Brown: More Than Just Numbers

by Lily Brown | 2/5/15 6:30pm

In last Thursday’s “Moving Dartmouth Forward” speech, College President Phil Hanlon stated that the presidential steering committee had concluded that the Greek system itself is not the root of Dartmouth’s problem. The committee’s research compared schools with Greek systems to those without them, and their findings reported that both grapple with high levels of harmful behaviors, such as binge drinking and sexual assault. These findings evidently shaped the decision not to significantly reform the College’s Greek system.

We could draw attention to the lack of transparency — Hanlon has not produced the specific data on which he based this decision — but that would miss the point. The results of this research are irrelevant when discussing the Greek system’s future as there is also an ideological critique. It is not sufficient to talk only about sexual assault, binge drinking and exclusivity — we also must talk about sexism. Empirical evidence is not relevant if we all agree that gender discrimination is wrong and that spaces that explicitly exclude women promote a patriarchal system. If that is the case, then the Greek system must go.

While we can endlessly look at data and analyze possible correlations between sexual assaults and fraternities, none of this is necessary to have a valid critique of the Greek system. In our society, many agree that gender discrimination is unjust. It is reprehensible — and illegal — for an employer not to hire someone simply because she is a woman, for example. The fact that gender discrimination is wrong does not demand justification.

So why, when faced with a system that explicitly excludes people based on their gender, do we need data to form a judgment? Imagine an organization that explicitly states that it only accepts white people. It would be absurd to look at studies, make graphs and crunch numbers to prove that this organization was unfair or harmful for people of color. It is clearly a question of ideology, rather than numbers.

Within the context of gendered spaces, male-dominated spaces pose a specific problem because of the history of sexism — or what we have come to call the patriarchy. It is impossible to discuss gender discrimination in a void. Women have traditionally been oppressed by men — not the other way around.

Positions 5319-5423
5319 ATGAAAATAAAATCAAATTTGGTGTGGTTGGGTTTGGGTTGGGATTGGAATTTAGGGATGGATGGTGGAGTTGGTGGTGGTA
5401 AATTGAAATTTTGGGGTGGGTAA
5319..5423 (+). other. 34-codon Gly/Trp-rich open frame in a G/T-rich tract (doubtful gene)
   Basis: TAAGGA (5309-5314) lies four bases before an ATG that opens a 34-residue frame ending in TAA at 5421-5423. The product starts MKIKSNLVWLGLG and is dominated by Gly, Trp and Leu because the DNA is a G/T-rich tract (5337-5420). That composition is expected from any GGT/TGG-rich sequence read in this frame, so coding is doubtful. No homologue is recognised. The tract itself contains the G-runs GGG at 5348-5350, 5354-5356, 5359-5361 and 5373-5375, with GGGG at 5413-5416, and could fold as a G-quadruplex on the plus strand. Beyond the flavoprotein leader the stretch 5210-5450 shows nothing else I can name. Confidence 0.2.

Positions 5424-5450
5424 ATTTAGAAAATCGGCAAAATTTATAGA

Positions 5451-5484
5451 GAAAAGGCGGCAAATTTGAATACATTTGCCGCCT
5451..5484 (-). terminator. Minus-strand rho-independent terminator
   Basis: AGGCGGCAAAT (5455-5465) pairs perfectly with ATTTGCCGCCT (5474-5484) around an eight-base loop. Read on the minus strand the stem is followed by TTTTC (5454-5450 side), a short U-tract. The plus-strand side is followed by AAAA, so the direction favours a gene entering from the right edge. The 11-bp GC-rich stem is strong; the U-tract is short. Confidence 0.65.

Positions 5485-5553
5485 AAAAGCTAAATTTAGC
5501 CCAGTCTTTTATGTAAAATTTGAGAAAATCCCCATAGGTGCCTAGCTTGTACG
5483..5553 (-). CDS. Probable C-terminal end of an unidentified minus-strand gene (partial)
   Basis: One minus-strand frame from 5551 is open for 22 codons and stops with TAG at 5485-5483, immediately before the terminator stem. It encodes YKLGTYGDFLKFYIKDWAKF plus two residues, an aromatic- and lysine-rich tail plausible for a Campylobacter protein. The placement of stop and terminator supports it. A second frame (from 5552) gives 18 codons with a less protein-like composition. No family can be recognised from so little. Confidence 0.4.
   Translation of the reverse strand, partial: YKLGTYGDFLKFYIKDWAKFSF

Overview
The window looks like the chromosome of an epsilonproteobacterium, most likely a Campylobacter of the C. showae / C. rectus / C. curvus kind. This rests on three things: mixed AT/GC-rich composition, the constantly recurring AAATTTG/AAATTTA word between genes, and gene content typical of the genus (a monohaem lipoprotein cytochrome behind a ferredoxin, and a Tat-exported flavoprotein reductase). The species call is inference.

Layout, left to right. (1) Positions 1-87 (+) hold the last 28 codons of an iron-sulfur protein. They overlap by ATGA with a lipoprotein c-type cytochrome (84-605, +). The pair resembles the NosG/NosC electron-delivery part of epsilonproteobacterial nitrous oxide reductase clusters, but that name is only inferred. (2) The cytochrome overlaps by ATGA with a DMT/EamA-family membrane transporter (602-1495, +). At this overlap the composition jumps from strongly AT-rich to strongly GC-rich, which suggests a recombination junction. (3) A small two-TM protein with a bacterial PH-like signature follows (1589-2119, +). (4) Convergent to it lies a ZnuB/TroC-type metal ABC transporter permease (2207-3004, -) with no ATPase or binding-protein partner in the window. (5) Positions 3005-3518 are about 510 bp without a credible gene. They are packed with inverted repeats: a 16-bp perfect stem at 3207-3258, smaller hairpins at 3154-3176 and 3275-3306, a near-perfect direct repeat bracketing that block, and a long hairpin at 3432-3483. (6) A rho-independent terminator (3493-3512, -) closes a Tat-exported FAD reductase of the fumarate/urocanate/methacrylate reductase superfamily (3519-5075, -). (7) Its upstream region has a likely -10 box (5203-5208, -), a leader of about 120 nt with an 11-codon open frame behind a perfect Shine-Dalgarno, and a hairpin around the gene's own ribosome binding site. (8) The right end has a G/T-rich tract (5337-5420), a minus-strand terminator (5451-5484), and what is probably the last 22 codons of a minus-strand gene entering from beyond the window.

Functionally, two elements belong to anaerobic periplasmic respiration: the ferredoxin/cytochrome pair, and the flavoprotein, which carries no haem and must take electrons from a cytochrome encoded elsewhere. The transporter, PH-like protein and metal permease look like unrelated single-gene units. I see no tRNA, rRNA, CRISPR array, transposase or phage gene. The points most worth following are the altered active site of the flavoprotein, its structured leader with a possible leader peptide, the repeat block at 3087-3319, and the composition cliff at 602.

Women were long denied access to male-only spaces that afforded men certain privileges — including most professions and universities — and denied many of the same rights as men, like the right to vote. With this in mind, sororities can be justified as a reaction to fraternities, where women hold power that traditionally belonged to men. To this day, though, fraternities still award men a disproportionate amount of power on campus. It is not enough to create sororities to counteract the fraternities — we have to dismantle the structures that disproportionately benefit men.

I do not suggest that there is no place for facts or studies, but it is an insult to pretend that problems within the Greek system can be addressed in such a simplistic way or that these facts somehow put an end to the discussion. When the debate is presented as one of empirical evidence, rather than supposedly unsubstantiated ideas and personal experiences of negative behaviors in the Greek system, then President Hanlon and the pro-Greek side seem like the logical ones. By ignoring the sexism inherent in fraternities, however, they fail to take full account of the Greek system’s problems.

If we were simply trying to curb underage drinking and sexual assault, maybe the studies would be the most important consideration. The discussion, however, was supposed to be about moving Dartmouth forward. If we want to move forward, we must understand that fraternities, havens of institutionalized sexism that give men an inordinate amount of power on campus, are archaic. To say that all colleges have the same problems is to ignore the problems specific to this College — problems that may not manifest in concrete or quantifiable ways, but that certainly determine the campus culture and tilt the social scene in favor of Greek-affiliated males at the expense of other students.